ICL brings GPS to Indian cricket

The Indian Cricket League is using Global Positioning System in India as a television prop.

updated: December 14, 2007 15:02 IST
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GPS or Global Positioning System is something well known in taxis, but it has now got a use in cricket.

The Indian Cricket League is using it in India as a television prop. Australian team have taken the advantage of this technology. They have found some startling evidence of how players can run up to 29 kilometres a day while playing cricket.

One innings of the match is over, and David Cameron is very busy. He has to rush down to the ICL's high-performance manager Jock Campbell to hand over his GPS reports for the first innings.

Four players are selected in each match of the Indian Cricket League's inaugural tournament for GPS testing

If you are really fond of your cricketers, some hi-fi technology can now get you right under their skins, well, quite literally.

Many of the players recently wore GPS or Global Positionining System under their jerseys, that basically gives a measure of their running speed and their heart beat.

So now if a player is not working hard enough at the nets, there's no chance of getting away from the punishment!

"The wi-spy fits in a vest which the player wears on his back. Now the information from the player's heart on this strap, which is worn across the chest.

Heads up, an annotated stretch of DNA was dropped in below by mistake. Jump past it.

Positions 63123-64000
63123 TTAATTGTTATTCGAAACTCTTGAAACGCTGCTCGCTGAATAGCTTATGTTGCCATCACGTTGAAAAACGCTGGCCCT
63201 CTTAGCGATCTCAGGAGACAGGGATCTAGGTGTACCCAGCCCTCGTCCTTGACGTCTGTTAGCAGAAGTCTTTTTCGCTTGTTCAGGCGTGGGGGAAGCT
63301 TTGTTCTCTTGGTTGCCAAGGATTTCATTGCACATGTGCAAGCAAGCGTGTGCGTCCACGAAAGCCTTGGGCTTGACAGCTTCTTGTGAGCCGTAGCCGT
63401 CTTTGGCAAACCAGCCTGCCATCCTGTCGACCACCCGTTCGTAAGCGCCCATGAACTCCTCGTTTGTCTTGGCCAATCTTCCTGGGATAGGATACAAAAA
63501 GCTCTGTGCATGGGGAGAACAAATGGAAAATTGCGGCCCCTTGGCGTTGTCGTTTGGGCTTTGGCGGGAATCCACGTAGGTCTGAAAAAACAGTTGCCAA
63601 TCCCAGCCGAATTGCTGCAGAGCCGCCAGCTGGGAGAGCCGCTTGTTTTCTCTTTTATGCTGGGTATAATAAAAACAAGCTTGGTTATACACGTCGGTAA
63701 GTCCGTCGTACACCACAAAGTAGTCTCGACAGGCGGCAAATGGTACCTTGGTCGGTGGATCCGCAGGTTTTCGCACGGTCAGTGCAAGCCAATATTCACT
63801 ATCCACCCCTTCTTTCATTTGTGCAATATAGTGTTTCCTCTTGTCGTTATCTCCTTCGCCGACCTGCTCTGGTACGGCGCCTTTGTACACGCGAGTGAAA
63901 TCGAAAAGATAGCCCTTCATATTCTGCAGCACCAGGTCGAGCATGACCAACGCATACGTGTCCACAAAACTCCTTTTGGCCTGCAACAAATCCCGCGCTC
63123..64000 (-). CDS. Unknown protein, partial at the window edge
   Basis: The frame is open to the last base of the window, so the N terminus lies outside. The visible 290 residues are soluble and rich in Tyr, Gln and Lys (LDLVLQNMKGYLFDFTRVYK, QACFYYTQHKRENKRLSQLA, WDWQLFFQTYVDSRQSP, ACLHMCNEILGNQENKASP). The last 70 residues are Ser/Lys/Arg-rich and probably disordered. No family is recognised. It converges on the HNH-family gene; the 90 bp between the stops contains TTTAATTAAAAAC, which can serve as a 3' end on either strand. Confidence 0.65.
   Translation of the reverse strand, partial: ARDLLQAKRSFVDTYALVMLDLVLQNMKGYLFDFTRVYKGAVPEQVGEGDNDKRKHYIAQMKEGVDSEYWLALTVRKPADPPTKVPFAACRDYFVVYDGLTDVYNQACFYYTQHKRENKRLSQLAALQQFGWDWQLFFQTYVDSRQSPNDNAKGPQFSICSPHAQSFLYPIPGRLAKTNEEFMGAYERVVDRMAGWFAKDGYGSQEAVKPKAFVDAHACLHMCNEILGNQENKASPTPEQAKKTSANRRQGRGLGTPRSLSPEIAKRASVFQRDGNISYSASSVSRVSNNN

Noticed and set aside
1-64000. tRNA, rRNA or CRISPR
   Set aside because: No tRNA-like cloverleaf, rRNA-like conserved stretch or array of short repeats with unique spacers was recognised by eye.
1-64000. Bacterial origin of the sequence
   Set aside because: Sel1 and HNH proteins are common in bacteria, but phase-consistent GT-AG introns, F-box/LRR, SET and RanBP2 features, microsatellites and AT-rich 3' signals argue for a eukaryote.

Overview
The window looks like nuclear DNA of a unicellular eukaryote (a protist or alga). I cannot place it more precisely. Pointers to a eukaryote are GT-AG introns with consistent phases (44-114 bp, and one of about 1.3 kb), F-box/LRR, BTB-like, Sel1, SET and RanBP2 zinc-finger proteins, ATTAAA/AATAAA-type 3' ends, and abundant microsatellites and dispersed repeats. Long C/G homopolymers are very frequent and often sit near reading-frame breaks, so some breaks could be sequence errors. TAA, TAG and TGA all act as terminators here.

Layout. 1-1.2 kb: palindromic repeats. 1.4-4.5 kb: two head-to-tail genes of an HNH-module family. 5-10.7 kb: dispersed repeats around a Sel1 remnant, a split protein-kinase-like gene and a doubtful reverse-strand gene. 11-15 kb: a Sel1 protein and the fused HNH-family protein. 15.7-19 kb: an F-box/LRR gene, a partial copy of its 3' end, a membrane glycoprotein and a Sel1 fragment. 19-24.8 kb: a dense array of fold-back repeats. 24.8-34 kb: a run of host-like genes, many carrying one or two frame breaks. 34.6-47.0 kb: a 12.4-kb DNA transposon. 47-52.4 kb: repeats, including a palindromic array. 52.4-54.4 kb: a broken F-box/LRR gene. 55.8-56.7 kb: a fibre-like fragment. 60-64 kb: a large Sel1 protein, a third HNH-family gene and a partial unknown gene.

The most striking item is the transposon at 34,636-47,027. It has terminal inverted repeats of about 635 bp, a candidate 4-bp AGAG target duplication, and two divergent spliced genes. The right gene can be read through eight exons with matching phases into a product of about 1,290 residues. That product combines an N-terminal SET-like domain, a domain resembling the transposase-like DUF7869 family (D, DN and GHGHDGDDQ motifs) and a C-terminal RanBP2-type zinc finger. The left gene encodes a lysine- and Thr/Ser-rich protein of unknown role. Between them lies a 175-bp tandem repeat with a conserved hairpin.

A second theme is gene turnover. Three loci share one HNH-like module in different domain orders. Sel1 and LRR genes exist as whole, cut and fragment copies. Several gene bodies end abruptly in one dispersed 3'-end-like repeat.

"It is measured wirelessly from this strap to this device. Players wear this vest, and its comfortable, padded and the information is transmitted wirelessly to this device.

Many of the Australian players and even Indians, including RP Singh were seen sporting GPS arm-bands during the recent ODI series.

But now you can see the information directly on your television screens during the match.
So you can find out how excited your favourite bowler gets when he is bowling to the opponents.

While being used in football for at least 4-5 years now, GPS is still new in cricket

"Years ago when you used to do a training session, and you asked the player how was it, easy, hard, moderate or extreme. The trainer would say moderate, and the player would say extreme. So you never had a real measure of really how hard it was," said David Cameron, Founder, GPS

GPS has more benefits than just that. Depending on the workload information, fitness schedules can be managed, and even injuries and burnouts can be prevented.

The Australians say no other team is using such technology. And GPS vests will be their secret weapon in their preparation for the Ashes and the 2011 World Cup.

Well Team India finds it rather difficult to field a fit playing eleven these days. So now that the secret is out, to make use of this fancy technology would not be a bad idea at all.